26th September – 28th October 2007
Commissioned by Artangel
Whether we agree or disagree that sport in contemporary culture has, or is about to supersede art (in terms of government funding). The issue remains debatable regardless of their shared similarities. Alternatively whether or not football can become art (and it could be argued that it already has vis-à-vis Douglas Gordon’s Zidane and Sam Taylor-Wood’s David) Pfeiffer directs his attention towards England's strong sporting cultural heritage and, to what some see, its finest hour.
Paul Pfeiffer’s The Saints, situated in a former retail unit on the site of the original Empire Exhibition (the cause for which Wembley Stadium was initially constructed in 1924), turns its focus away from the iconic figures on the pitch and bears its attention towards the crowd. The constellation of speakers installed into the roof of the disused warehouse reconstruct the original crowd noises from the 1966 World Cup Final. Pfeiffer’s sound installation contravenes the busy industrial park as the noise and clamor resonates away from the building and towards the new Wembley Stadium.
At the far end of the cavernous space the audience is confronted by two dissimilar images of itself. The first being the crowd that gathered, forty-one years ago, for the final between England and West Germany (and from which the sound installation is based), and the second being the crowd of young Filipinos brought together in Manila to re-enact the experience. Pfeiffer has purposefully assembled an audience to re orchestrate the sound of the original match day crowd. Having been brought up in Philippines Pfeiffer outsourced the audience to a region that does not share a similar cultural heritage (the Philippines has little interest in football and was never part of the British Empire).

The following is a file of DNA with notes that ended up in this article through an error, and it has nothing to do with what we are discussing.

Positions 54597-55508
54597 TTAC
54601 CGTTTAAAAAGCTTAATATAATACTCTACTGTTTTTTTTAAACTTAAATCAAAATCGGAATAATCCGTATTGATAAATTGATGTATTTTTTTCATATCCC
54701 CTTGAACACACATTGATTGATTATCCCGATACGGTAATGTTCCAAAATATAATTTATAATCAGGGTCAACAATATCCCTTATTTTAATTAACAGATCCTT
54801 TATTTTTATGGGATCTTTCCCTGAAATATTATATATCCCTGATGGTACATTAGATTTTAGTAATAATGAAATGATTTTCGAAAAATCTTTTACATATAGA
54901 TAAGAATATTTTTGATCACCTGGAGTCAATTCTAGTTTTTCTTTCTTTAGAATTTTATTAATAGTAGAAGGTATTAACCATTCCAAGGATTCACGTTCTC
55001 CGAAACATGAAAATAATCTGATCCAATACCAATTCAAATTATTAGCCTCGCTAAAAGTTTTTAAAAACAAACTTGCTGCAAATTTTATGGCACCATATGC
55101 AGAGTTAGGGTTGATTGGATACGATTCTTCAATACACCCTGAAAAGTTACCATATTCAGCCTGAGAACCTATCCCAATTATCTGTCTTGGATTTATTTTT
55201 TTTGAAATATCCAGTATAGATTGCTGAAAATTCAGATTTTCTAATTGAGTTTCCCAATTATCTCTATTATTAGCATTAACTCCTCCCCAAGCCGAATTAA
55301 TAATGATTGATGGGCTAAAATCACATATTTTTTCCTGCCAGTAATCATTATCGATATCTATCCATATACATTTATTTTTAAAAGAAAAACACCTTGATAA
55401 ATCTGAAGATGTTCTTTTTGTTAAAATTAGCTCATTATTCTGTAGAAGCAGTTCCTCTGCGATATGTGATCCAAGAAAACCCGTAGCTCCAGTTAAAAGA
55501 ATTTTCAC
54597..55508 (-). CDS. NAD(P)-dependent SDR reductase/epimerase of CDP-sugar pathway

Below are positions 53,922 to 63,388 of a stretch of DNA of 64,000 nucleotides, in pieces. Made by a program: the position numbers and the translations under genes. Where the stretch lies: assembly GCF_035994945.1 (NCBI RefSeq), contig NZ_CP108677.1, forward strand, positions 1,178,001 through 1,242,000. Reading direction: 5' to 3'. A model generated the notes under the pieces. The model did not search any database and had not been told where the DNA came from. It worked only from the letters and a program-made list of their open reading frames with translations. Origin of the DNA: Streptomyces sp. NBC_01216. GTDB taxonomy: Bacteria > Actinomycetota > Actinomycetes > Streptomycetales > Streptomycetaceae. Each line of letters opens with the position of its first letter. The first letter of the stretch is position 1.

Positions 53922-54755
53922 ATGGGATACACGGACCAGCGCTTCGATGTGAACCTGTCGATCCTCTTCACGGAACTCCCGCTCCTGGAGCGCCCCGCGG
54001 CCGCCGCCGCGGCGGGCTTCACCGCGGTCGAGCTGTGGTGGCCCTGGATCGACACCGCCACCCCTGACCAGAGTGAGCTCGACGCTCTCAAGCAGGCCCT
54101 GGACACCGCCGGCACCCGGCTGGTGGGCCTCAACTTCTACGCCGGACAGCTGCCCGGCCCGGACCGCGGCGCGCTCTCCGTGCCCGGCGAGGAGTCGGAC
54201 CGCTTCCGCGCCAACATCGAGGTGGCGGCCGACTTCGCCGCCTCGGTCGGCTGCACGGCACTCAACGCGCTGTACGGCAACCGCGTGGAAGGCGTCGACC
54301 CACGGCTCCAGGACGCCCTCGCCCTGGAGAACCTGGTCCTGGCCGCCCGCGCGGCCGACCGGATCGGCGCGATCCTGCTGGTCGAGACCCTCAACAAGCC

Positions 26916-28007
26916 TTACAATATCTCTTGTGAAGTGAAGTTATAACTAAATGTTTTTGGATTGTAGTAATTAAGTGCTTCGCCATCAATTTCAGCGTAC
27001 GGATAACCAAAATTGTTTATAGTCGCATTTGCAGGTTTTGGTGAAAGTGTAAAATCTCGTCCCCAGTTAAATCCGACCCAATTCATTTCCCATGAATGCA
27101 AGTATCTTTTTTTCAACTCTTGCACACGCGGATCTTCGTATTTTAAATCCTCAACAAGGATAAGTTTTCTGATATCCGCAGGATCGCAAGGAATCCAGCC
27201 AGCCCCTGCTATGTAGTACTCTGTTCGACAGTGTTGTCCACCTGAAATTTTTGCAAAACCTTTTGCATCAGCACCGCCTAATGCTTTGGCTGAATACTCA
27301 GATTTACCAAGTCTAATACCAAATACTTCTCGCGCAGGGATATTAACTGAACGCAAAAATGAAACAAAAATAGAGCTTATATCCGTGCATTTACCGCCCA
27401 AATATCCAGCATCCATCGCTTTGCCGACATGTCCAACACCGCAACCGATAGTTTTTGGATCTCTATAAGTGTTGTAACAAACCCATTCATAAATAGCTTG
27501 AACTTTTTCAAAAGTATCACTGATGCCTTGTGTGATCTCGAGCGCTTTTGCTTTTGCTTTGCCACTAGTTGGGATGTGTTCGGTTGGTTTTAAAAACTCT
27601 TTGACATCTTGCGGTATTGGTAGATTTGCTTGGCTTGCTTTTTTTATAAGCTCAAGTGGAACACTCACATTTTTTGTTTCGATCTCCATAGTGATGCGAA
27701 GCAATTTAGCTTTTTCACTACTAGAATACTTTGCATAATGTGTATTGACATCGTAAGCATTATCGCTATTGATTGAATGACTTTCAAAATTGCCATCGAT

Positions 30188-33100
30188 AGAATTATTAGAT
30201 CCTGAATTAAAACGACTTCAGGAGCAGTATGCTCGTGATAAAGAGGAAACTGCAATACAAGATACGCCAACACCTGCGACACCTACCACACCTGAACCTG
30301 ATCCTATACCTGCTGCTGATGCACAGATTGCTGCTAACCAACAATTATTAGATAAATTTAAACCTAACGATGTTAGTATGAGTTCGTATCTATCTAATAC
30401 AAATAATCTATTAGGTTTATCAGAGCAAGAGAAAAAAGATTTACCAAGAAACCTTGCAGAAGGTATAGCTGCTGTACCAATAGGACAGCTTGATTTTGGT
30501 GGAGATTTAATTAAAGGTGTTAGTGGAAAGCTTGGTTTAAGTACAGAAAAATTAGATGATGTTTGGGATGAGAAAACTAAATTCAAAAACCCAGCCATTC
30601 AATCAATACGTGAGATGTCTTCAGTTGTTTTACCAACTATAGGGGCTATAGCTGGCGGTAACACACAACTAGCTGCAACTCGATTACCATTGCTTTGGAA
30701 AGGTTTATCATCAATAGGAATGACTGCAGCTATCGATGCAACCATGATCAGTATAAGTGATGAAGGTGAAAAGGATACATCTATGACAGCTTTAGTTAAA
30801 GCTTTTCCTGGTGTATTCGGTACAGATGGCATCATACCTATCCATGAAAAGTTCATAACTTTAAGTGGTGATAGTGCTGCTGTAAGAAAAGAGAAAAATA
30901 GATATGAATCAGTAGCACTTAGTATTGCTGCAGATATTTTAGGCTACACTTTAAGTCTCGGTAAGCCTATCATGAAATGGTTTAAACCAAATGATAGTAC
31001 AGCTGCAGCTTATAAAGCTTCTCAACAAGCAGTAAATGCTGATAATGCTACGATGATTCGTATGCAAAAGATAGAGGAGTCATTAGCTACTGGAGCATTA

The exhibition assimilates an imprint of Baudrillard’s notion of the simulacrum as the young Filipinos (given nothing but Red Bull for sustenance to further more vigorous cheering and beseeching) fully immerse themselves into replicating the crowd from the World Cup final. The result is a response of simultaneous similarity and difference.
Pfeiffer’s work employs a measure of self-reflexivity, not within the physicality of the work, but within the exhibition more largely. The self-awareness that is generated acts as a precursor to a criticality that allows the viewer to view oneself in relation to the work. The Saints transcends cultural boundaries between two distinct geographical locations. What prevails is a sense of similarity and participation. The audience outsourced for the work (the specific reason being its lack of sameness) illustrates that crowd behavior is not culturally determined. Raising issues of singularity and collective behavior, similarity and difference, the work brings to attention the idolization of individuals in possession of unique talent. This can be seen as being analogous and reflective of the art worlds tendency to promote certain artists (the cannon of western artists).
As the sound of the original 1966 crowd hovers beneath the recording as though asserting its mythical status in England's collective memory (a past time of triumph as world champions). Has the time also come for an economic fall in the arts with regards to what has been predominantly seen as England's most prosperous period? In the similar way that every four years the World Cup trophy pass hands from one country to another could the same to said for the center of the art world? One certainty remains, only time will tell.